Long-Term Downstream Effects of a Dam on a Lowland River Flow Regime: Case Study of the Upper Narew
AbstractMost European riverine ecosystems suffer from the negative influence of impoundments on flow regime. Downstream effects of dams lead to a number of environmental and socioeconomic risks and, therefore, should be thoroughly examined in specific contexts. Our study aims to quantify the downstream effects of the Siemianówka Reservoir (Upper Narew, Poland), using statistical analysis of key elements of the river’s flow regime, such as the flow duration and recurrence of floods and droughts. In a comparative study on control catchments not influenced by impoundments (the Supraśl and Narewka Rivers), we revealed the following downstream effects of the analyzed dam: significant shortening of spring floods, reduction of the duration and depth of summer droughts, decrease of the maximum discharge, and homogenization of the discharge hydrographs. Although we determined a significant decrease in the duration of summer floods in the “before” and “after” dam function periods, we showed that this issue is regional, climate-related, and replicated in control catchments, rather than an evident downstream effect of the dam. We conclude that significant hydrological downstream effects of the Siemianówka dam–reservoir system could have been the main driver inducing the deterioration of the anastomosing stretch of the Narew River downstream of the dam. View Full-Text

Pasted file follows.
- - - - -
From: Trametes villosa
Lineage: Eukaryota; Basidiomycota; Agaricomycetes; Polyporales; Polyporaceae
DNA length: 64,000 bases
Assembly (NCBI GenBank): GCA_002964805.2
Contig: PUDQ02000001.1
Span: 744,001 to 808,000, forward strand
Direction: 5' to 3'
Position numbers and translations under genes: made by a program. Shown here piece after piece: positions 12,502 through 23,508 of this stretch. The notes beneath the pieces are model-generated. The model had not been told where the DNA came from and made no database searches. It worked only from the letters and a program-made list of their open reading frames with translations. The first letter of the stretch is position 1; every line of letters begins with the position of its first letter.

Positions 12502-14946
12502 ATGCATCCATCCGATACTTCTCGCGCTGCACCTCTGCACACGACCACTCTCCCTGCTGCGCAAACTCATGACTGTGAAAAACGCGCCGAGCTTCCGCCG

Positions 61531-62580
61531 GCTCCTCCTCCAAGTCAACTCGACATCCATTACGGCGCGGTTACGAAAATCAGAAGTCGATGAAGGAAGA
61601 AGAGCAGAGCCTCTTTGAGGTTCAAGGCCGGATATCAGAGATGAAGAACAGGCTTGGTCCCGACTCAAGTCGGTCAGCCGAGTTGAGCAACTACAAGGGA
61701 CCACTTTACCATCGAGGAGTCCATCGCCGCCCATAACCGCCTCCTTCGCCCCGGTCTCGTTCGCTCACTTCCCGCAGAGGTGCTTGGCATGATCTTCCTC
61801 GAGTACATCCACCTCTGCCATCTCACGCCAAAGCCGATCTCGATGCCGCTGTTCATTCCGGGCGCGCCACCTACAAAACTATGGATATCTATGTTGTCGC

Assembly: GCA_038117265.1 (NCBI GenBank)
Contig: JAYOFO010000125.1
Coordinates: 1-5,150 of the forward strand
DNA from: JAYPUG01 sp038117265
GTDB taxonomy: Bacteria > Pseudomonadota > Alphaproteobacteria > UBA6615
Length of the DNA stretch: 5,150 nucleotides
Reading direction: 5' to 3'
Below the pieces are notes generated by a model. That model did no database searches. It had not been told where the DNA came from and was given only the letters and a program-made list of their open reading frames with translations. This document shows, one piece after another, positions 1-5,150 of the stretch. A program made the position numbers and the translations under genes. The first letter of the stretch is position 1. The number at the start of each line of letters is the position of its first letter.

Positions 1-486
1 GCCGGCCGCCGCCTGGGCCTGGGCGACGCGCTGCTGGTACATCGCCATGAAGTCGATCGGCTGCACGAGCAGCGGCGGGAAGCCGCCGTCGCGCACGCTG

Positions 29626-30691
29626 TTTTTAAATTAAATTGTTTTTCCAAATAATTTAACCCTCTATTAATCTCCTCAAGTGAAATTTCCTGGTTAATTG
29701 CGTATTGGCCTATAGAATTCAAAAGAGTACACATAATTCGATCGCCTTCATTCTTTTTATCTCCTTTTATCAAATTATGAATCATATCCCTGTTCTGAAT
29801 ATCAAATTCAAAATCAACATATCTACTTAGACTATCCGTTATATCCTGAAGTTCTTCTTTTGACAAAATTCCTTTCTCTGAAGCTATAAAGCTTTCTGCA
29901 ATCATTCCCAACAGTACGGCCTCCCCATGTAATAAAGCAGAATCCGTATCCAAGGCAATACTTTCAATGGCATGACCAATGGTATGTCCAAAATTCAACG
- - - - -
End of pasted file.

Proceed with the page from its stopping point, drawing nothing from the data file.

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Marcinkowski, P.; Grygoruk, M. Long-Term Downstream Effects of a Dam on a Lowland River Flow Regime: Case Study of the Upper Narew. Water 2017, 9, 783.
Marcinkowski P, Grygoruk M. Long-Term Downstream Effects of a Dam on a Lowland River Flow Regime: Case Study of the Upper Narew. Water. 2017; 9(10):783.Chicago/Turabian Style
Marcinkowski, Paweł; Grygoruk, Mateusz. 2017. "Long-Term Downstream Effects of a Dam on a Lowland River Flow Regime: Case Study of the Upper Narew." Water 9, no. 10: 783.
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